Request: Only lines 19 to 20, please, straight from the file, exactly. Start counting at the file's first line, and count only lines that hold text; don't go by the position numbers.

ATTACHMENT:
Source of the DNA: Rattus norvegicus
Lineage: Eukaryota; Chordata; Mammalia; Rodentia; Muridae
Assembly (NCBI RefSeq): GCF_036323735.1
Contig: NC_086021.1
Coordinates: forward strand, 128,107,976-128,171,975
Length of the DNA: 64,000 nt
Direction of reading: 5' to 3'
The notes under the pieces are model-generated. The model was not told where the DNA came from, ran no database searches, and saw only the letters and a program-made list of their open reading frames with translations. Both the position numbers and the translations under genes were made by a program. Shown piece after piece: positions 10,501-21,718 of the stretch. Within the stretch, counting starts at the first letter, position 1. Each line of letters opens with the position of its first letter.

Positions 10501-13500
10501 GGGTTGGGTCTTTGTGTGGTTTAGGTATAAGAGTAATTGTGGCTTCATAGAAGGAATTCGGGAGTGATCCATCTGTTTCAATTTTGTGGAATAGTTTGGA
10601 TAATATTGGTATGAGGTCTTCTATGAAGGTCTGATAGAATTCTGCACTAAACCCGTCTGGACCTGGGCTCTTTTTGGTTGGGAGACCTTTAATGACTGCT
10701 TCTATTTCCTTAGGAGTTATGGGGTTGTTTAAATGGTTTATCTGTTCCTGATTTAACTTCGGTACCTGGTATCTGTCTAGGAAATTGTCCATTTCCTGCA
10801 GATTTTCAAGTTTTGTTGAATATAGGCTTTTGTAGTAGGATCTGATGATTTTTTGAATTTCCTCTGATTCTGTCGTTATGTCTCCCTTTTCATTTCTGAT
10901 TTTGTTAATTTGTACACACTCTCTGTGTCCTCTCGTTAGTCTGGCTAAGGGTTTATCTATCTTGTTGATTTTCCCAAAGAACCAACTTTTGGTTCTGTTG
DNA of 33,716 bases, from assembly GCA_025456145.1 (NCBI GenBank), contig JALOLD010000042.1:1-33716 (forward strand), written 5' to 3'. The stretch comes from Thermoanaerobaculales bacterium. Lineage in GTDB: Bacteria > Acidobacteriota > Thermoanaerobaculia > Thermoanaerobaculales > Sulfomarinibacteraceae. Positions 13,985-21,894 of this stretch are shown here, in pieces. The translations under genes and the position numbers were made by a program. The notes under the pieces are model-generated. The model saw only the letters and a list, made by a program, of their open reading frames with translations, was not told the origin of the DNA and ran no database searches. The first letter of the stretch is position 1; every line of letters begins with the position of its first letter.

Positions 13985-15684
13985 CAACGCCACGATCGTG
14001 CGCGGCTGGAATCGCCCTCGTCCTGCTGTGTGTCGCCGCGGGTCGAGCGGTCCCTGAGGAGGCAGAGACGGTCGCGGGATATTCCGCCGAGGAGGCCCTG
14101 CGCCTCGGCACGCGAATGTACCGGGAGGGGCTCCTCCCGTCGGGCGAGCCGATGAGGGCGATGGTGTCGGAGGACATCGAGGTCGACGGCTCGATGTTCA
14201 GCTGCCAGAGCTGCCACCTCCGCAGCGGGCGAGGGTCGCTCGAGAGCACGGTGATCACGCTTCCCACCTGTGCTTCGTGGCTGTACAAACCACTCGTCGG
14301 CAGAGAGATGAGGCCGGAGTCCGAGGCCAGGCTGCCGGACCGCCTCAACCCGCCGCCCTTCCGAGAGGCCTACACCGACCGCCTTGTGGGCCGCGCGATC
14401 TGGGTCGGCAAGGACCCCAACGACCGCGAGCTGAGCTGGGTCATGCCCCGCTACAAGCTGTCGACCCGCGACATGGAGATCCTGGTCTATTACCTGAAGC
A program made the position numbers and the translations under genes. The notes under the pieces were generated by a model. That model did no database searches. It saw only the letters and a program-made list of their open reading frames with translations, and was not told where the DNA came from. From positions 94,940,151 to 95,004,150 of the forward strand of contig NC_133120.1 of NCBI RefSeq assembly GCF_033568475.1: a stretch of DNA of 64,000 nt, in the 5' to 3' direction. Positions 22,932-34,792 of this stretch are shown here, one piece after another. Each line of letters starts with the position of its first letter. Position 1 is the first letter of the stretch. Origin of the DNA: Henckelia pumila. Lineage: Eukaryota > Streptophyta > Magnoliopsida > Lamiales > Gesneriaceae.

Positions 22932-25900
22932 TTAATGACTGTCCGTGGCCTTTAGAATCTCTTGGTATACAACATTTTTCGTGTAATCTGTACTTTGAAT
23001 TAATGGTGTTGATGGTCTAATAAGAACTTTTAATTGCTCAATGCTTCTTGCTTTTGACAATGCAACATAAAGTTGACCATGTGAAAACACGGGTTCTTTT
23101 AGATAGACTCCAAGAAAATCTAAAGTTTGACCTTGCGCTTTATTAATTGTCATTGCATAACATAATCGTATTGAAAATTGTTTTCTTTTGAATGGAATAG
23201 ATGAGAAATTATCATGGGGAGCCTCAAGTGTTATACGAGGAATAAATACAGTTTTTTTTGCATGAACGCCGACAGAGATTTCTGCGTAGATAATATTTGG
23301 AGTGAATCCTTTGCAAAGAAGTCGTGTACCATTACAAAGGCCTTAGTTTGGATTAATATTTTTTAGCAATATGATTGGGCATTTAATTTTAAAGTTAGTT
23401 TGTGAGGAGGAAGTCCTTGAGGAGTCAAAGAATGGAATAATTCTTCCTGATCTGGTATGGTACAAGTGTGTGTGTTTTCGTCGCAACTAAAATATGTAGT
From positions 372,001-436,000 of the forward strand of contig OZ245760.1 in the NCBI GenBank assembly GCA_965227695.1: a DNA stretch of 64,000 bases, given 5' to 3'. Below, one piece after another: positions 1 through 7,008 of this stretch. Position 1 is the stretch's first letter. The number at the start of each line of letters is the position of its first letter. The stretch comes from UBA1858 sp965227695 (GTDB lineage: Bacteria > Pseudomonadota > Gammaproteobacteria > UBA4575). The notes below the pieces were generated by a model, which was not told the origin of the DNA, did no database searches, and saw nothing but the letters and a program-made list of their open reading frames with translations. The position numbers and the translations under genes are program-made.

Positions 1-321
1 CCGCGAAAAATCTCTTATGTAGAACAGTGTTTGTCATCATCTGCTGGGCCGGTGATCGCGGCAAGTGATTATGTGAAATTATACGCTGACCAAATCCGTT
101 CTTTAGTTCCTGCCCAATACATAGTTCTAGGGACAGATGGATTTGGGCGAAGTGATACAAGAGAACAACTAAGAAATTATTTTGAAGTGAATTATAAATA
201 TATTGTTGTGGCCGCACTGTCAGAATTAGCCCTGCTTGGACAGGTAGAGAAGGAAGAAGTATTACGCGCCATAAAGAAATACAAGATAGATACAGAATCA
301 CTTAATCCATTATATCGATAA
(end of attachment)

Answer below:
14101 CGCCTCGGCACGCGAATGTACCGGGAGGGGCTCCTCCCGTCGGGCGAGCCGATGAGGGCGATGGTGTCGGAGGACATCGAGGTCGACGGCTCGATGTTCA
14201 GCTGCCAGAGCTGCCACCTCCGCAGCGGGCGAGGGTCGCTCGAGAGCACGGTGATCACGCTTCCCACCTGTGCTTCGTGGCTGTACAAACCACTCGTCGG